Interview: No Ifs, No Butts
Unions: National Focus
Industrial: Fools Gold
Bad Boss: Bones of Contention
History: The Gong Show
Politics: The Hawke Legacy
International: Sick Nation
Economics: Closed Minds
Review: Mixing Pop and Politics
Poetry: One Size Fits All
The Locker Room
The Monk Off Our Back
The $140 Million Patriot
On September 17, Richard Grasso resigned as chairman and CEO of the exchange. Public details of his compensation (including a deferred payout of $140 million) had ignited a storm of outrage - especially among key pension funds and other financial heavyweights.
With investors struggling to rebuild their faith in the wake of accounting scandals and the dot-com meltdown, this revelation of blatant excess and cronyism at the heart of finance capitalism was too much to take. Grasso's compensation was hardly the most obscene in U.S. business. Compared to the $706 million that Oracle CEO Lawrence Ellison took home in 2001, for example, it looked downright humble. Nevertheless, the writing was on the wall. After all, Grasso didn't actually run a real business, producing things of real value to real human beings; he ran a glorified casino. And the dealer's take in this particular card game was far too rich for the main players to tolerate.
Ironically, Grasso's exit came two years to the day after his finest moment. On September 17, 2001, Grasso rang the bell to re-open the Big Board after the terrorist attacks of September 11 closed the market for four business days - its longest closure since the 1930s.
That week, Grasso was a national hero. Even as the dust was settling over Lower Manhattan, TV stations broke away from White House press briefings to provide live coverage of his updates on the exchange's efforts to re-open. Then Grasso presided over a ceremony, both sombre and jingoistic, as trading recommenced. The bald, 5-foot 7-inch chairman punched above his weight as he ominously promised, "Those who took those buildings down will hear from us soon."
His stand won widespread public acclaim. "He's the best chairman we've ever had," enthused one Wall Street CEO. Asked about his determination to re-open as quickly as possible after the attacks, Grasso said, "One of the things you must do is restore people's confidence" - words that would haunt him just two years later.
In concrete economic terms, re-opening the stock market was an irrelevant event. In fact, if a more panicked sell-off had occurred (as it was, the markets shed something like $750 billion in paper wealth that first day), it would have been counterproductive. But in America, the stock market is not just an economic institution. It symbolizes the nation's reason for existence. Ringing the bell, and reigniting the frenzied paper chase, was a symbol of resilience.
But apparently Grasso was in it for more than just patriotism. His 2001 compensation, paid during the NYSE's darkest hour, reached $25.6 million - including a $16.1 million bonus and a $5 million "special award." George Bush has asked all Americans to make sacrifices in the war against terrorism. Some die in Iraq. Others ring bells at media events and take home multi-million dollar bonuses for their troubles.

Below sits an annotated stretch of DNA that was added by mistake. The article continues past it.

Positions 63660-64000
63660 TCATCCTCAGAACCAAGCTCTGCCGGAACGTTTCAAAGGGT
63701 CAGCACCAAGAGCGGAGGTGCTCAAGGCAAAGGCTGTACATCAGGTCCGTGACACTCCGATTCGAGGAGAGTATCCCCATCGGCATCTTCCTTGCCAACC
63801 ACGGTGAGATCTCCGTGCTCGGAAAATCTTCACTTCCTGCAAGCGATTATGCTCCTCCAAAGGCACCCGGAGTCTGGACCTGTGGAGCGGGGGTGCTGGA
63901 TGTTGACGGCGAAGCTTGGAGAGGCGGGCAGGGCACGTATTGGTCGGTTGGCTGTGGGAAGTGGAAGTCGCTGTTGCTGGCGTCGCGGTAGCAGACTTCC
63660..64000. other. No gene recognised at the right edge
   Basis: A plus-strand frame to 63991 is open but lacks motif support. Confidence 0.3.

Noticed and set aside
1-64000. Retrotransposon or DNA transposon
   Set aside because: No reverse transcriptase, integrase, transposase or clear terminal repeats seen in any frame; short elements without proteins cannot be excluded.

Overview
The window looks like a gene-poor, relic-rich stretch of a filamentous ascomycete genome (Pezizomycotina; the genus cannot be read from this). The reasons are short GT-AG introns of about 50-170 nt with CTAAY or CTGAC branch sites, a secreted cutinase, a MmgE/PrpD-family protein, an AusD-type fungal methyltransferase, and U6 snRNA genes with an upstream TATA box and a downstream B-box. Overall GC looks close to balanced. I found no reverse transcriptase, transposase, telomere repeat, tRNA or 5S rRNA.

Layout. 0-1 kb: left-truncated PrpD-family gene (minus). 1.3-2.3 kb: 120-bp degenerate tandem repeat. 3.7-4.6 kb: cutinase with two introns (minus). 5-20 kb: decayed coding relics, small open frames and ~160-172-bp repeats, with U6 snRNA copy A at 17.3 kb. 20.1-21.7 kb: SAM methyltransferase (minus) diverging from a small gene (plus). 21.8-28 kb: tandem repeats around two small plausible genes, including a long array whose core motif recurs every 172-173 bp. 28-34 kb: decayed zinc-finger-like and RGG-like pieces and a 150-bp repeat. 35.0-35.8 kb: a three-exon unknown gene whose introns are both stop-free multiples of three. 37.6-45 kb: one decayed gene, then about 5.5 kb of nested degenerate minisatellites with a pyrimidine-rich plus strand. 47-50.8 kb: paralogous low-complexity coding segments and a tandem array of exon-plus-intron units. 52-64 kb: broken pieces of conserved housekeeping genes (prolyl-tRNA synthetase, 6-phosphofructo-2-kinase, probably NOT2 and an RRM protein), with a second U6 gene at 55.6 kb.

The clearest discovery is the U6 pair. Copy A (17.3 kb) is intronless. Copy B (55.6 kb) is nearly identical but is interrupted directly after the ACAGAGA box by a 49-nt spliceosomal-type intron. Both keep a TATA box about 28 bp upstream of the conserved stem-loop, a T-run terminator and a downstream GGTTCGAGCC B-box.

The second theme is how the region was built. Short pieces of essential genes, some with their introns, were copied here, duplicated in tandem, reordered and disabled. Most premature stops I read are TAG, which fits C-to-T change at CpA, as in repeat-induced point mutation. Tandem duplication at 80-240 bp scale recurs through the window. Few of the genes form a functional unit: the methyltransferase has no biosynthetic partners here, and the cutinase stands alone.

The rot exposed by Grasso is deeper than can be fixed by any tinkering with the NYSE's governance structure. It reflects the corrupt greed that is the engine of the U.S. economic model, both celebrated and reviled. Indeed, Grasso was ousted just as things were getting fun again on the stock market. U.S. markets are up over 20 percent since March, creating something like $4 trillion in paper "value" in the process. And thanks to the Bush tax cuts, targeted at financial investors, these gains are largely tax-free.
Yet in economic terms America has never been more divided, in stark contrast to Grasso's proclamation in 2001 that "we are one country today, committed, unified." The richest 1 percent of Americans owns half of all financial wealth - more than the bottom 90 percent put together. Share prices are booming in part because of widening corporate profit margins, driven in turn by a surprising surge in U.S. productivity. U.S. companies produce 6 percent more in GDP today than they did two years ago, but they do it with 2 million fewer workers. Most economists accept that higher productivity is good in the long-run, but for the time being this efficiency translates solely into mass layoffs for American workers. Perhaps this gap between Wall Street and Main Street, the widest ever, helps to explain why Grasso (unlike other better-paid business executives before him) had to go.
Yet surely Grasso's fall from grace is also a parable for the rise of American empire, and its surprisingly quick erosion, since September, 2001. The attacks were a horrific, heinous crime. But it is now clear that America's political and business elites responded to that crime in a particular and aggressive manner, making the most of new opportunities to reassert U.S. political and military dominance. Two years later, U.S. forces are mired in two small impoverished Asian countries, and the Western world is more divided than at any time since 1945. America's brash worldview has already lost as much credibility as the NYSE's compensation committee.
Richard Grasso stood before the world two years ago and pledged to fight the enemy, economically and militarily, in defense of his battered but proud nation. Now we've learned that perhaps the real enemy was within.
Jim Stanford is a research officer with the CAW. A version of this column appeared in the Globe and Mail
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